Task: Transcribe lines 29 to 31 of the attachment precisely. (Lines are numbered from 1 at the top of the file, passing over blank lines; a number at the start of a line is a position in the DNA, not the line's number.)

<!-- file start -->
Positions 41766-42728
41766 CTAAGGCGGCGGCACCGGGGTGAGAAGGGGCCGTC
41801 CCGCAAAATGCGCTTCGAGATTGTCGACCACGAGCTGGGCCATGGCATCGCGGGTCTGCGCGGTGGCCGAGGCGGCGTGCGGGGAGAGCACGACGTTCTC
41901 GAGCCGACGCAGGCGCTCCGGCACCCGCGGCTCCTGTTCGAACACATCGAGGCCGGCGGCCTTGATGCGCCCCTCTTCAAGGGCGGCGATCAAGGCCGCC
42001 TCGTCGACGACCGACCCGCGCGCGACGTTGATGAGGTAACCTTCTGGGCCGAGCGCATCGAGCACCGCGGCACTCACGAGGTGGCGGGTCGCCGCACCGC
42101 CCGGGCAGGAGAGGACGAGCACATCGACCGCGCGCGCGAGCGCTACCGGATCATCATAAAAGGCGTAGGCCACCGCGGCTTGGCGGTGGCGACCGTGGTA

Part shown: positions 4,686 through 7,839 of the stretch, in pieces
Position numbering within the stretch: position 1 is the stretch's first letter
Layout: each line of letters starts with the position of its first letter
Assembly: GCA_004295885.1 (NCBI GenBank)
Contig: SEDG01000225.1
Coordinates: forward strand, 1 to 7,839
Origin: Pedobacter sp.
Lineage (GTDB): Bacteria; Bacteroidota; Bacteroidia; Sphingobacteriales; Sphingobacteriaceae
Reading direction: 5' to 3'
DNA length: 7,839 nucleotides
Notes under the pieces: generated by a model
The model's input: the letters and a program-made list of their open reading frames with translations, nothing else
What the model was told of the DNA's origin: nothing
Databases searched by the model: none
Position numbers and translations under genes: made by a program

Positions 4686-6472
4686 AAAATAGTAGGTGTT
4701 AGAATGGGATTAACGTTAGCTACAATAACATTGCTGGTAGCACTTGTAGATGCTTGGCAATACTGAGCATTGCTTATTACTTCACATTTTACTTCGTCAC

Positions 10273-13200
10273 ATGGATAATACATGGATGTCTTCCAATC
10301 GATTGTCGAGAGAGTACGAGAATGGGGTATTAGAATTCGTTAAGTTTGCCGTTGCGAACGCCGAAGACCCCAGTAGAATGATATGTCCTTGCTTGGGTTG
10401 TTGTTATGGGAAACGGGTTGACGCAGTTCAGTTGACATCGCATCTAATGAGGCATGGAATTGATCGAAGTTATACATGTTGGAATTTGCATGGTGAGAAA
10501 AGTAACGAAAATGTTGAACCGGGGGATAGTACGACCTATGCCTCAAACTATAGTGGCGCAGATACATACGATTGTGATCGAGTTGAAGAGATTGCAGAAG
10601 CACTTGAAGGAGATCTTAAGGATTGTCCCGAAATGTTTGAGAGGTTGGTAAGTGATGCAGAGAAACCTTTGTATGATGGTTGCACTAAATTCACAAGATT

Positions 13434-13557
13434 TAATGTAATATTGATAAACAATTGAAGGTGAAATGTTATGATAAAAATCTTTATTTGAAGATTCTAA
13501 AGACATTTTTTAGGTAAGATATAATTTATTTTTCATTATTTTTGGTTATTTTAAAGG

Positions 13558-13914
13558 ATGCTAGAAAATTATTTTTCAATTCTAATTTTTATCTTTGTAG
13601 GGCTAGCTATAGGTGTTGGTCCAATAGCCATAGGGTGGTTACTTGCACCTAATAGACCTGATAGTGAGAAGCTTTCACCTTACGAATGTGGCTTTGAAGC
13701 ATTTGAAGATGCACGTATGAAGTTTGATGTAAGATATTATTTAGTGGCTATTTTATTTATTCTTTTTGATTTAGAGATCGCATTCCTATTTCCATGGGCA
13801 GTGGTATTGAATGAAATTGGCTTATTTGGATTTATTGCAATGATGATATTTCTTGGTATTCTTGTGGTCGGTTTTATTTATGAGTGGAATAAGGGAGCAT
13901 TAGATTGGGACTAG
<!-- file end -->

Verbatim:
10501 AGTAACGAAAATGTTGAACCGGGGGATAGTACGACCTATGCCTCAAACTATAGTGGCGCAGATACATACGATTGTGATCGAGTTGAAGAGATTGCAGAAG
10601 CACTTGAAGGAGATCTTAAGGATTGTCCCGAAATGTTTGAGAGGTTGGTAAGTGATGCAGAGAAACCTTTGTATGATGGTTGCACTAAATTCACAAGATT

Positions 13434-13557